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How To Interview Your Consumer Proposal Administrator
(or any debt advisor)

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I’d like to tell you about someone who came to talk to me about filing a consumer proposal. I’ll call him Paul (not his real name). What makes this an interesting story is that at his initial consultation meeting Paul had some very good questions about what we do, in particular how a consumer proposal administrator compared to other debt advisors. Quite frankly I could tell that he had done his homework. It was a good lesson in how to interview anyone who you are considering talking to for advice about managing your debt.

What is a Consumer Proposal Administrator?

A consumer proposal administrator is someone who is responsible for the administration of a Consumer Proposal, a procedure to settle your debts filed under the Bankruptcy and Insolvency Act. A consumer proposal administrator must by law be a Licensed Insolvency Trustee. No-one else can file a consumer proposal in Canada. Other agencies may advertise consumer proposals, but they would have to refer you to a consumer proposal administrator to file one.

How Are Proposal Administrators Licensed?

Paul first asked if I was registered with OACCS, an Ontario association for credit counsellors. I explained that no, as consumer proposals administrators, we are licensed by the Office of the Superintendent of Bankruptcy. I told him he could find the name of our firm, Hoyes Michalos & Associates Inc, and my name as a trustee in their directory and that the same applied to any firm or trustee licensed to administer proposals.

Is Your Consultation Free?

He then asked how much his first meeting was going to cost and what he had to pay upfront if he decides to file a consumer proposal. I explained that the meeting was no charge, and he does not make his first payment until after signing, and filing his proposal documents with the government.

I also explained that the fees we are allowed to charge are set by the government.  I also explained that the fees we get paid come out of the proposal payments.  Debtors do not make any additional payments to the trustee. No upfront payments, no extra payments during the proposal. All licensed consumer proposal administrators work this way, but not all debt advisors do. You should not have to make any payments before a solution has been reached.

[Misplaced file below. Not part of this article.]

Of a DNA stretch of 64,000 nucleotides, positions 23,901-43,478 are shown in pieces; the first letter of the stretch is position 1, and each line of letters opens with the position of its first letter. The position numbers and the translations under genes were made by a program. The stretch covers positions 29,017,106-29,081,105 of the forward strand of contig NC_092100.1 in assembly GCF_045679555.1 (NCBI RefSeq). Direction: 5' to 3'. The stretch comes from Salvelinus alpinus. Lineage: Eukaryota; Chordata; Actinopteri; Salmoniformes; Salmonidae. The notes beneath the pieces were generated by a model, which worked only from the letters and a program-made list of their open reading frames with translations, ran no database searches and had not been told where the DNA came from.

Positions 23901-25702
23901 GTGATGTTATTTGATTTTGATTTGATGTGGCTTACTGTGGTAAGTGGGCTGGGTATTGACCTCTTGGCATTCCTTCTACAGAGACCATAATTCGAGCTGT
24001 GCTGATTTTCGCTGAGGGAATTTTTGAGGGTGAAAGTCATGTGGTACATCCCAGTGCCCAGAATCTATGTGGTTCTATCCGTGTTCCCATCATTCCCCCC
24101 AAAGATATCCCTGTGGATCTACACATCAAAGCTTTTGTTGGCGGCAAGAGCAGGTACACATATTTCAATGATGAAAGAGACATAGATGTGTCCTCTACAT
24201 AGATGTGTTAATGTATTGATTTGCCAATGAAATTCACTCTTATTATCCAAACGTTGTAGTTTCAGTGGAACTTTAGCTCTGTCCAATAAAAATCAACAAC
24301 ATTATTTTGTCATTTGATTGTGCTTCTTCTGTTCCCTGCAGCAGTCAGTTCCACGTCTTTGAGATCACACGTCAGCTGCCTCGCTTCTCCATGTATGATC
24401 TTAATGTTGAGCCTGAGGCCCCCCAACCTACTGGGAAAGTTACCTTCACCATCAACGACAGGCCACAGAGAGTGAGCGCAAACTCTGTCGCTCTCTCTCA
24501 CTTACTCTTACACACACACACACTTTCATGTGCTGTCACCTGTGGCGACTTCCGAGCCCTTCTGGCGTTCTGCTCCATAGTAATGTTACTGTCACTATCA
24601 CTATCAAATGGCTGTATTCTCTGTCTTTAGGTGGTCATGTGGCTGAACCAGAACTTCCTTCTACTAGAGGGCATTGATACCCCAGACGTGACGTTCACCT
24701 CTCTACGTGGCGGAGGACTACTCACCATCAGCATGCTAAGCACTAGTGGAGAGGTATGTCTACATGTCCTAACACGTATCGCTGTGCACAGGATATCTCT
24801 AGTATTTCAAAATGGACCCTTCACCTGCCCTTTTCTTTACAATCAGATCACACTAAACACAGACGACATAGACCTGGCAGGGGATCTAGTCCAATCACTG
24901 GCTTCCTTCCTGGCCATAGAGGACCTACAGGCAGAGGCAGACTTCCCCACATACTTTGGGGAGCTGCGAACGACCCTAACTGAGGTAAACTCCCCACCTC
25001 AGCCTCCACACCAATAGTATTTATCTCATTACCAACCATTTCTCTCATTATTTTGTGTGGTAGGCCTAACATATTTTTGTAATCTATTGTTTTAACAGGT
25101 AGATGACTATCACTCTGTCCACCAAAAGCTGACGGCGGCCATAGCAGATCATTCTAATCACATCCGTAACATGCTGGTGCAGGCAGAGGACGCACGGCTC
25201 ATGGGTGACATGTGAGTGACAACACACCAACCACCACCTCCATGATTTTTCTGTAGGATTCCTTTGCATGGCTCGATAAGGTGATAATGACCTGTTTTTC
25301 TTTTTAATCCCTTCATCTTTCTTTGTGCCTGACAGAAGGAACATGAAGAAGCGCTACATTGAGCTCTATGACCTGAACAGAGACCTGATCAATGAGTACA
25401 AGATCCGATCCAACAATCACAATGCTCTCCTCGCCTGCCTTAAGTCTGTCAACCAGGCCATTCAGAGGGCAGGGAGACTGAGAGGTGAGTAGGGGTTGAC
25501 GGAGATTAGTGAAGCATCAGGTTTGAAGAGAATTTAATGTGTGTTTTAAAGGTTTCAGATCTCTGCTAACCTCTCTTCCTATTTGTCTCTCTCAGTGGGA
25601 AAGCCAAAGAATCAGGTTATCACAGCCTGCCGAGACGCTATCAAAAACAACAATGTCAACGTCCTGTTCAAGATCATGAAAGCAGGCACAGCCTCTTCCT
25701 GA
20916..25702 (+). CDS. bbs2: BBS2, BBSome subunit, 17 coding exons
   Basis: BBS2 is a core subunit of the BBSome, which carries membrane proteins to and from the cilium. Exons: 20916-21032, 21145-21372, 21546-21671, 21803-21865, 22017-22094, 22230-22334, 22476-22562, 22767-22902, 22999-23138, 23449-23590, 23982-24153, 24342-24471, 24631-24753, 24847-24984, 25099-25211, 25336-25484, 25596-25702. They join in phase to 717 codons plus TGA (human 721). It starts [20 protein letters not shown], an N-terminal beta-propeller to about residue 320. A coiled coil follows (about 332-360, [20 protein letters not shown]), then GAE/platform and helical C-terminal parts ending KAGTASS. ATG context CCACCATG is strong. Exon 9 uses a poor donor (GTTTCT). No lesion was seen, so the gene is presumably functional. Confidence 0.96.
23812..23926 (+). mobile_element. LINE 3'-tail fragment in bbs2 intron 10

Check Referrals and Reviews

We then discussed the Better Business Bureau. He noticed that while we had an A+ rating, we had  1 (that is right 1) complaint filed. I knew about the complaint, so I let him know that someone who had filed a consumer proposal filed the complaint when he was unable to get credit after completing his consumer proposal. The complaint was not really about our service or about the consumer proposal, but rather the fact that they were having trouble getting credit afterwards because they had not yet re-built their credit history. We responded with the Better Business Bureau who received no reply to our comment from the complainant. Again, I was impressed that Paul looked, and asked the right question.

Check Government Warnings & Don’t Be Pressured

He let me know that he spoke with 2 debt consultants and I gave him my usual warning and directed him to read the government warnings about debt settlements. I found it interesting that he told me that one such company was calling him every few days asking him if he was getting in more debt and if he had made a decision. Talk about a pressure tactic! I told him I normally send one follow-up email just to make sure he doesn’t have other questions but that you should never feel pressured to sign up for any procedure.

If Necessary, Get A Second Opinion

Paul then told me he had a meeting with another company before making a decision. I don’t know who he is meeting with, but I told him to make sure he is dealing with a licensed consumer proposal administrator and I told him again how to search the government database. Second opinions are good, but they should come from someone reputable.

It took a few days before I heard back from Paul. That is normal, most people take around 3 weeks to make a decision. I am glad he did his research and I know he will be making a well informed decision.

It’s important to feel comfortable with the decision you make about how to deal with your debt. Paul took advantage of the fact that as trustees we offer a free no, obligation consultation and asked all the right questions. Visit our list of commonly asked consumer proposal questions for additional information.

Similar Posts:

  1. The Role of the Consumer Proposal Administrator
  2. What Happens at the Meeting of Creditors During My Proposal?
  3. How Voting on a Consumer Proposal Works
  4. What Does a Certificate of Full Performance of Proposal Mean?
  5. What is a Registered Consumer Proposal?

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